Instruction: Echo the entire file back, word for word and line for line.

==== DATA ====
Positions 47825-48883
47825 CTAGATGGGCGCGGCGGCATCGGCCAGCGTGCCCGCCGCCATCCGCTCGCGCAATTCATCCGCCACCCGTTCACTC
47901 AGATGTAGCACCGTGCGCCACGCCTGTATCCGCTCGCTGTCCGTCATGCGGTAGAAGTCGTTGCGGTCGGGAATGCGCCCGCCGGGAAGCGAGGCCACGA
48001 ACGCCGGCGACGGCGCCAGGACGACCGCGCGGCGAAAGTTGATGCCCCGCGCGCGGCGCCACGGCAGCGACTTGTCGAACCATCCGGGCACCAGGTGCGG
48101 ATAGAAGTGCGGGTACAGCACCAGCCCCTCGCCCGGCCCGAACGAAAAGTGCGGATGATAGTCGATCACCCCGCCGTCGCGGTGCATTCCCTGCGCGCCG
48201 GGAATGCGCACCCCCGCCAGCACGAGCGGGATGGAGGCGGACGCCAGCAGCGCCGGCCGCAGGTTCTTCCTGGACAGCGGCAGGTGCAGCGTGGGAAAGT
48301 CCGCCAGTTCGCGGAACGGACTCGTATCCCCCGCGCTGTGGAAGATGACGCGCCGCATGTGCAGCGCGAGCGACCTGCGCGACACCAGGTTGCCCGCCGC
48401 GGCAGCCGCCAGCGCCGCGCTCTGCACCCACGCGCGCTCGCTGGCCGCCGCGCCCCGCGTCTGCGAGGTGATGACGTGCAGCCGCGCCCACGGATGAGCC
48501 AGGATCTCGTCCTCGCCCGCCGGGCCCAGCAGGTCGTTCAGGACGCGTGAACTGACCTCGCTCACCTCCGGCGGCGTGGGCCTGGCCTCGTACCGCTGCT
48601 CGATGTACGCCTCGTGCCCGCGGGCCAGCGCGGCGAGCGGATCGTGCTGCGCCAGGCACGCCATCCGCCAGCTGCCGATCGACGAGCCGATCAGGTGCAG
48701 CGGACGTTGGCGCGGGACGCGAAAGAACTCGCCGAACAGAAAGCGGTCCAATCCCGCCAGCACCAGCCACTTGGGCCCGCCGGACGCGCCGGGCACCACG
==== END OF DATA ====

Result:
Positions 47825-48883
47825 CTAGATGGGCGCGGCGGCATCGGCCAGCGTGCCCGCCGCCATCCGCTCGCGCAATTCATCCGCCACCCGTTCACTC
47901 AGATGTAGCACCGTGCGCCACGCCTGTATCCGCTCGCTGTCCGTCATGCGGTAGAAGTCGTTGCGGTCGGGAATGCGCCCGCCGGGAAGCGAGGCCACGA
48001 ACGCCGGCGACGGCGCCAGGACGACCGCGCGGCGAAAGTTGATGCCCCGCGCGCGGCGCCACGGCAGCGACTTGTCGAACCATCCGGGCACCAGGTGCGG
48101 ATAGAAGTGCGGGTACAGCACCAGCCCCTCGCCCGGCCCGAACGAAAAGTGCGGATGATAGTCGATCACCCCGCCGTCGCGGTGCATTCCCTGCGCGCCG
48201 GGAATGCGCACCCCCGCCAGCACGAGCGGGATGGAGGCGGACGCCAGCAGCGCCGGCCGCAGGTTCTTCCTGGACAGCGGCAGGTGCAGCGTGGGAAAGT
48301 CCGCCAGTTCGCGGAACGGACTCGTATCCCCCGCGCTGTGGAAGATGACGCGCCGCATGTGCAGCGCGAGCGACCTGCGCGACACCAGGTTGCCCGCCGC
48401 GGCAGCCGCCAGCGCCGCGCTCTGCACCCACGCGCGCTCGCTGGCCGCCGCGCCCCGCGTCTGCGAGGTGATGACGTGCAGCCGCGCCCACGGATGAGCC
48501 AGGATCTCGTCCTCGCCCGCCGGGCCCAGCAGGTCGTTCAGGACGCGTGAACTGACCTCGCTCACCTCCGGCGGCGTGGGCCTGGCCTCGTACCGCTGCT
48601 CGATGTACGCCTCGTGCCCGCGGGCCAGCGCGGCGAGCGGATCGTGCTGCGCCAGGCACGCCATCCGCCAGCTGCCGATCGACGAGCCGATCAGGTGCAG
48701 CGGACGTTGGCGCGGGACGCGAAAGAACTCGCCGAACAGAAAGCGGTCCAATCCCGCCAGCACCAGCCACTTGGGCCCGCCGGACGCGCCGGGCACCACG